Sum of the first 100 even fibonacci numbers

The task is aforementioned. I’ve done a solution but I’m not sure where/how to check if I’m correct

function fibSum(n) {
 var fib = [];
 var even_fib = [];
             
 for(let i = 0;  even_fib.length < n; i++){                
    if(i > 2) fib.push(fib[i-1] + fib[i-2]) 
      else fib.push(1)
                
      if(fib[i] % 2 == 0) even_fib.push(fib[i])
                 
      }
  return even_fib.reduce((a, b) => a + b)
          
}
               
console.log([fibSum(100)]) 

The code logs “6.833002762909235e+31”. Is this the precise answer I’m looking for or is this some approximate?

With a number of that size, you are above the max safe integer, so the result is approximate.

Two thoughts

  1. Do you want the first n Fibs or the Fibs that are less than n

  2. If you want that many Fibs, it is much more efficient to not dynamically allocate an array like that. You only need 3 variables each holding a single value

How would I go about displaying the exact result?

I want the first n even fibs, so [2, 8, 34, 144, 610…] up to the 100th element.

If you want ints that are larger than usual, you need to use BigInt.

Side note - var is a legacy feature. You should only use const and let.

I’ve acted upon your second point and created a solution that makes more sense.

function sumEvenFibs(n){
  let previous = 0, current = 1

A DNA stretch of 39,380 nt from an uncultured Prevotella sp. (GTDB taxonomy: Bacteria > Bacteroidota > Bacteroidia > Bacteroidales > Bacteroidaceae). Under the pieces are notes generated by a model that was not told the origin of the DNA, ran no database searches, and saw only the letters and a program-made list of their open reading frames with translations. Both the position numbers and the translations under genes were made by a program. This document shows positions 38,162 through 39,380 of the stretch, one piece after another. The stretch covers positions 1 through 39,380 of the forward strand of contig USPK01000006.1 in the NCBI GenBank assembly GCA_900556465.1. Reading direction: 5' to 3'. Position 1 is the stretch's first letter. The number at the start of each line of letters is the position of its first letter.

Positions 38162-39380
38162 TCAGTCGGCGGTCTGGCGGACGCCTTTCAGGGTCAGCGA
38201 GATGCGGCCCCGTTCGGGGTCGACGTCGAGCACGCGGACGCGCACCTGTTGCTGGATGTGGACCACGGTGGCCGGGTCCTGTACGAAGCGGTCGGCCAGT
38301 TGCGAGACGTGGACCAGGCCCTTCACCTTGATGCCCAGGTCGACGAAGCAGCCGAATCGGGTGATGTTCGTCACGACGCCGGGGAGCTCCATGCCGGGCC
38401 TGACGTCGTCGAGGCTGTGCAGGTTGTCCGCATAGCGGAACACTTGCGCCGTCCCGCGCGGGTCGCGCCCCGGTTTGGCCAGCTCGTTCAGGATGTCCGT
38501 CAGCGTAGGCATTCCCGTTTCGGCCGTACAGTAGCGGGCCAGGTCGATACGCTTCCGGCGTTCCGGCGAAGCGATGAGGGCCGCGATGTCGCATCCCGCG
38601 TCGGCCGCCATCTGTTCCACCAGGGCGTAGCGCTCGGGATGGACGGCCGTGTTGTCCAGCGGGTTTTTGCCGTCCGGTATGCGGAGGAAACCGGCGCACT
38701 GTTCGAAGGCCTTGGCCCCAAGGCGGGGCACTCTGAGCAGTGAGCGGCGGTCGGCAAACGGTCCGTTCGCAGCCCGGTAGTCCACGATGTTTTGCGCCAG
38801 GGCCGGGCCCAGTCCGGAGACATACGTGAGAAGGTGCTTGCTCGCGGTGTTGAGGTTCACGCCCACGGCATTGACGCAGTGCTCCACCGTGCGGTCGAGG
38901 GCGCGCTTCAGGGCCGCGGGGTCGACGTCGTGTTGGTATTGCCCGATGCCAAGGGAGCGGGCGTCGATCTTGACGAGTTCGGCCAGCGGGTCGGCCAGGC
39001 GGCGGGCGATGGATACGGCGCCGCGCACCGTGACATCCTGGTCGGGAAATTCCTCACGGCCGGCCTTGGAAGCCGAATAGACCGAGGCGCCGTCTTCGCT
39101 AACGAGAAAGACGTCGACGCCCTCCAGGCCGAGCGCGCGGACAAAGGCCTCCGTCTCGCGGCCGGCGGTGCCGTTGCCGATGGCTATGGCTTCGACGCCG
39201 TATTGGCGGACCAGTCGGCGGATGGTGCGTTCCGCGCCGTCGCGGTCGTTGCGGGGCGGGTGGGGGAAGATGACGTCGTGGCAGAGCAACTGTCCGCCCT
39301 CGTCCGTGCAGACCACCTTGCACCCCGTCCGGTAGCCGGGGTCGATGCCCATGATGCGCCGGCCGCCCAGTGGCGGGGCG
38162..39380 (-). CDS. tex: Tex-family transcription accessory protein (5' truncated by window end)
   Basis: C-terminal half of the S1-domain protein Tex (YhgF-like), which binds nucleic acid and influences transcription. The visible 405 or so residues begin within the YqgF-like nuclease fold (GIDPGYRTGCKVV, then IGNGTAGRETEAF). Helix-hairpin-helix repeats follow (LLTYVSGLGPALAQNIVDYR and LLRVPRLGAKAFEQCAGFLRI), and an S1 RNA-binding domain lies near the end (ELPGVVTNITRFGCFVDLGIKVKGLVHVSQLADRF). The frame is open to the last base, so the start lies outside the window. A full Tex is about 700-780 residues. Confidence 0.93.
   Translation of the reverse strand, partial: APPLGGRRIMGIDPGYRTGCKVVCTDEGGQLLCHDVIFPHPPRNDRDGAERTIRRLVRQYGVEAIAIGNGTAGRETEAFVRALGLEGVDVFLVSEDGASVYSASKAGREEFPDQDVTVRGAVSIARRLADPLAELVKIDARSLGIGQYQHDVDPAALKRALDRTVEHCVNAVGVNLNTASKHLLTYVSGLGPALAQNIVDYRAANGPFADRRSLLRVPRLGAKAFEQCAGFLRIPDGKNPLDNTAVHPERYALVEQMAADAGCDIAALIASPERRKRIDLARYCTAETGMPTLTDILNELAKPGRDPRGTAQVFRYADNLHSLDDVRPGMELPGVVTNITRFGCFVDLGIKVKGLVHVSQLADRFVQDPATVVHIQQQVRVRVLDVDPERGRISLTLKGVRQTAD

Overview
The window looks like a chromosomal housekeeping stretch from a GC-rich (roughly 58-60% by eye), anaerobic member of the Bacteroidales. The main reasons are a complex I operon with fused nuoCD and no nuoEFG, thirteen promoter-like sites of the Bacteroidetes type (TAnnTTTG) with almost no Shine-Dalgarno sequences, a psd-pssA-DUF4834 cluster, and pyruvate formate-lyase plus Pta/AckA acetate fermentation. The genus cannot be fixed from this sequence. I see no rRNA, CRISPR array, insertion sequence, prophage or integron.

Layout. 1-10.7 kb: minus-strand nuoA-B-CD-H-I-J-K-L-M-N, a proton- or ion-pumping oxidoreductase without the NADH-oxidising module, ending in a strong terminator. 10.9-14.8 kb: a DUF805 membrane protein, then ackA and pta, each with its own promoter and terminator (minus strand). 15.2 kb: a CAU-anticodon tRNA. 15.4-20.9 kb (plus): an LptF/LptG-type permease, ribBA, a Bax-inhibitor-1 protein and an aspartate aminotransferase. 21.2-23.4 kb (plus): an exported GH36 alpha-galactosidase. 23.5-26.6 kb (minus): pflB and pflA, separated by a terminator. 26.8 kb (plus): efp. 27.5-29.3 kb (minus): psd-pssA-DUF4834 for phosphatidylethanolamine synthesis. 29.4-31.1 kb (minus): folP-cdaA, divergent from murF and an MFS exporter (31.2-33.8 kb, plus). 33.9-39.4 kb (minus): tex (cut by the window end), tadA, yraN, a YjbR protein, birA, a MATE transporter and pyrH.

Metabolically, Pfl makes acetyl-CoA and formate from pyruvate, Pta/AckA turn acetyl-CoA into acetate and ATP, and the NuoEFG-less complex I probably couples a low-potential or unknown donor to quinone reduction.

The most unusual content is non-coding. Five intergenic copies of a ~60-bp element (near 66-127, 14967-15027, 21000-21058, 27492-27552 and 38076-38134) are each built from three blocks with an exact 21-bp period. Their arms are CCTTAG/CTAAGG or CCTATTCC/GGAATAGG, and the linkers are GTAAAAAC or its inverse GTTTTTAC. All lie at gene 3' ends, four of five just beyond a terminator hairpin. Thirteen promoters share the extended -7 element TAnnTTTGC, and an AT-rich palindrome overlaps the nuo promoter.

let result = 0;
  
 while (n > 0){
    current += previous
    previous = current - previous
      if(current % 2 == 0) {result += current; n--}
  }
  return BigInt(result)
  
}
 
  console.log(sumEvenFibs(100))// returns 68330027629092356420402839289856n

When I compare this to my earlier solution with arrays however, I start getting different
outputs for larger inputs, when I think the process is the same?

function fibSum(n) {
//n being the amount of even integers necessary. Specified to be 100 later on,

 let fib = [];
 let even_fib = [];
 for(let i = 0; even_fib.length < n; i++){   

    if(i > 2) fib.push(fib[i-1] + fib[i-2]) 
      else fib.push(1)
      //Conditional to place seeded values.
      if(fib[i] % 2 == 0) even_fib.push(fib[i])
                 
      }

  return BigInt(even_fib.reduce((a, b) => a + b, 0))
                
}
               
console.log([fibSum(100)])
// returns              
// 68330027629092347413203584548864n , as opposed to 
// 68330027629092356420402839289856n from earlier

I’m assuming the first solution is correct and precise? Is there an issue with trying to use arrays for storing numbers past the max safe integer?

you are converting an approssimated number to BigInt, that will not recover the missed precision, you need to use BigInt before going above the max safe integer, so you don’t loose precision

2 Likes

Thank you, noted.
Would initiating data types as BigInt from the beginning solve this?
I now have

function sumEvenFibs(n){
  let previous = 0n, current = 1n
  let result = 0n;
  
 while (n > 0){
    current += previous
    previous = current - previous
      if(current % 2n == 0) {result += current; n--}
  }
  return result
  
}
  console.log(sumEvenFibs(100))
//  returns 
// 290905784918002003245752779317049533129517076702883498623284700n

I’ve logged out the sequence for when n is smaller, and the fibonacci sequence returns as expected, as well as the sum of the even digits (output 10 when n = 2, output 44 when n = 3, 144 when n = 4 etc).

I don’t know if that is the current result, but for sure it is precise and not approximated

1 Like

Thank you. Just to confirm, do you think there’s any problem with my logic? I’ve logged out values for previous, current and result for smaller numbers of n to see the sequence generate as expected.

This logic looks correct and its how I would do it (minus the mutation of n)